“People say it’s a fluke but that’s my game,” Porter said, grinning widely as he walked off the floor at Siegel Center for the final time Saturday afternoon.
So, in the heated contest of mid-court bank shots, Porter comes out on top. Now, he has the rest of the month to rise again as the Wizards’ No. 1 option at the small forward spot.
Before the start of camp, Coach Scott Brooks advertised the position — between Porter and second-year player Kelly Oubre Jr. — as highly contested.
Last season, Porter, the No. 3 overall draft pick in 2013, started 73 games even as Oubre, another first-round pick with a similar build, had joined the team. On Saturday Porter admitted that he found it to be a bit curious when Brooks proclaimed there would be “healthy competition” at the wing — “of course, but at the same time I like it,” he said.
“I like the competition.”
Throughout the camp, Porter and Oubre played stretches of scrimmages against each other. However, five days and seven practices into the Wizards’ preseason, Brooks would not drop a clue about his plans and if “healthy competition” truly meant that the starting job was up for grabs. Also, Brooks would not say if either Oubre or Porter had emerged ahead of the other.
“I’m not looking at it that way. I still look at the entire month, there’s going to be a healthy competition,” Brooks said. “Both players do things very well, both players need to continue to improve on certain areas where we need them to improve on.”
The two players may have similar physical attributes — long and lanky frames — but their games vary in personality.
“They’re two different kinds of players,” teammate John Wall said. “Otto brings a smooth, laid-back type of game – can shoot the ball, cutting to the basket and use his length defensively. Kelly brings a lot of energy [and is an] athletic guy. Still working on his shots but can attack the basket and get to the free throw line.”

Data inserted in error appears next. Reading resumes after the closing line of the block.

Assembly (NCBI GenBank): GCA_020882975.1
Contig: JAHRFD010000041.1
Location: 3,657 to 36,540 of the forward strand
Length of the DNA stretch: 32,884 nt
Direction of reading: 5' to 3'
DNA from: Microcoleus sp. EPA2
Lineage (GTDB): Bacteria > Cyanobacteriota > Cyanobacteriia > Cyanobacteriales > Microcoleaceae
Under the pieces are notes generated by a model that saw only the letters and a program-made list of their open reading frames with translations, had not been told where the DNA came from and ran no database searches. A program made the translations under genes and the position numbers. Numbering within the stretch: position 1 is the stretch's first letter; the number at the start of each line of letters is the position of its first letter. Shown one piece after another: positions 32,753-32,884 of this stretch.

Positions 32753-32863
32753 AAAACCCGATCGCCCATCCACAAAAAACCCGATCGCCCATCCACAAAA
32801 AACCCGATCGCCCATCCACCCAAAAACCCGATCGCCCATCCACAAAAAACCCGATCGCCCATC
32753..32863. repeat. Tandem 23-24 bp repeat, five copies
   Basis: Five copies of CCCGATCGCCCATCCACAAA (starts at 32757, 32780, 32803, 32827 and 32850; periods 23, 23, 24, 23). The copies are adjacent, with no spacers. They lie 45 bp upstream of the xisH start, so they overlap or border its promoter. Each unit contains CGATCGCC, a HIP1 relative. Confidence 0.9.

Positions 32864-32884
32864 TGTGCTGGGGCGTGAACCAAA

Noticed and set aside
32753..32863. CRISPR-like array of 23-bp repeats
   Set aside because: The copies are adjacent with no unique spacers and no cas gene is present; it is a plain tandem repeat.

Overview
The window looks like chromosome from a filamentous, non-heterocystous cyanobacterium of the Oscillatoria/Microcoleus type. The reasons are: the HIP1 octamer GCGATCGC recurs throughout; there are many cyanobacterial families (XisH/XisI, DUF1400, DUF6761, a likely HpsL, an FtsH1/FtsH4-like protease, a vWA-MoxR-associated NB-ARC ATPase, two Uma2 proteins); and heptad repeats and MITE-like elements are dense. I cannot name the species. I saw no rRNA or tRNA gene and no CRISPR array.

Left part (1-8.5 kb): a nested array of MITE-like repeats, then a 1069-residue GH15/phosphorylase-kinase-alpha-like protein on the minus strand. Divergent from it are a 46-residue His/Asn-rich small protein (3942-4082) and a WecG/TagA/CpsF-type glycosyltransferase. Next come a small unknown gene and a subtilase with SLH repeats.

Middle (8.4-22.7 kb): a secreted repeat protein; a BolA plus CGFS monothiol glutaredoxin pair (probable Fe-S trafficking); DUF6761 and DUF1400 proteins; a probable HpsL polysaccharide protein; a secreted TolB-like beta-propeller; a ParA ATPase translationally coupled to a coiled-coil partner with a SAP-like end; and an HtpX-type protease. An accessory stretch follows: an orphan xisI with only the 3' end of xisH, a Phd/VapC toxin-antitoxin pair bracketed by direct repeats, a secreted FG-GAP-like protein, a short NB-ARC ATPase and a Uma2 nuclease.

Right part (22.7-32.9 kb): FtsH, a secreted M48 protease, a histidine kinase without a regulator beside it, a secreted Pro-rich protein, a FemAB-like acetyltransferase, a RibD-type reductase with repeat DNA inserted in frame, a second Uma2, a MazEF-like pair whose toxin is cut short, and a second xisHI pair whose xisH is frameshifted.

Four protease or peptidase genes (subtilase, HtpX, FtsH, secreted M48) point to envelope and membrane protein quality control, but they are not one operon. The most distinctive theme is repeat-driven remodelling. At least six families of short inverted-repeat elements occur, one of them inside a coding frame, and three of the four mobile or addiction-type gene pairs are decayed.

Last season, Porter attempted only 20 shots in plays described as cutting to the basket, according to statistics provided by NBA.com, but he improved as a shooter. Porter hit 72 percent of his pull-up jumpers and made 36.7 percent from beyond the three-point line, the best rate of his brief career. That gives Porter a discernible attribute to bring to the starting five. The 20-year-old Oubre, meantime, has been consistently praised for his lust for defense and ceaseless streams of energy but still has to develop his strengths — as any young player would.
“We just wanted him to play [last year] but he has to be under control a lot more,” Wall said of Oubre. “He has all the tools to be a great player in this league and a great defender – one of the best defenders in this league.
“He just has to be able to tone it down and know when to play under control,” Wall continued, “and I think that’s what a lot of young players [have to] do coming out of college after one year.”
Also, the more experienced Porter offers more continuity for the Wizards. According to Porter, when the roster broke into three teams during camp, he practiced mostly alongside the starters.
“With the guys we have coming back, we’re all linked to each other,” said Porter, referring to defense. “We trust each other. That allows us to get into the passing lane, that allows me, John and Brad [Beal] to get out and put pressure on the ball.”
Besides teaming up with the regular starters, Porter also spent the week finding a new role as he spent time matched up against Wall, Beal and even Markieff Morris.
“I was all over the place,” Porter said. “I wasn’t just always on the wing, I had to play some four,” the power forward position.
After revealing his diversified skill set, Porter crowed about his half-court-shot-making ability. Porter said he hit another during Saturday’s closed practice, kissing it off the glass just like his winner on Friday night. Though Wall played the good-natured cynic — “I [didn’t] see it. I must’ve been asleep.” — Porter gleefully celebrated his win in this competition.
“I even bent down to look at it as it went in,” Porter said. “I called it even before I shot.”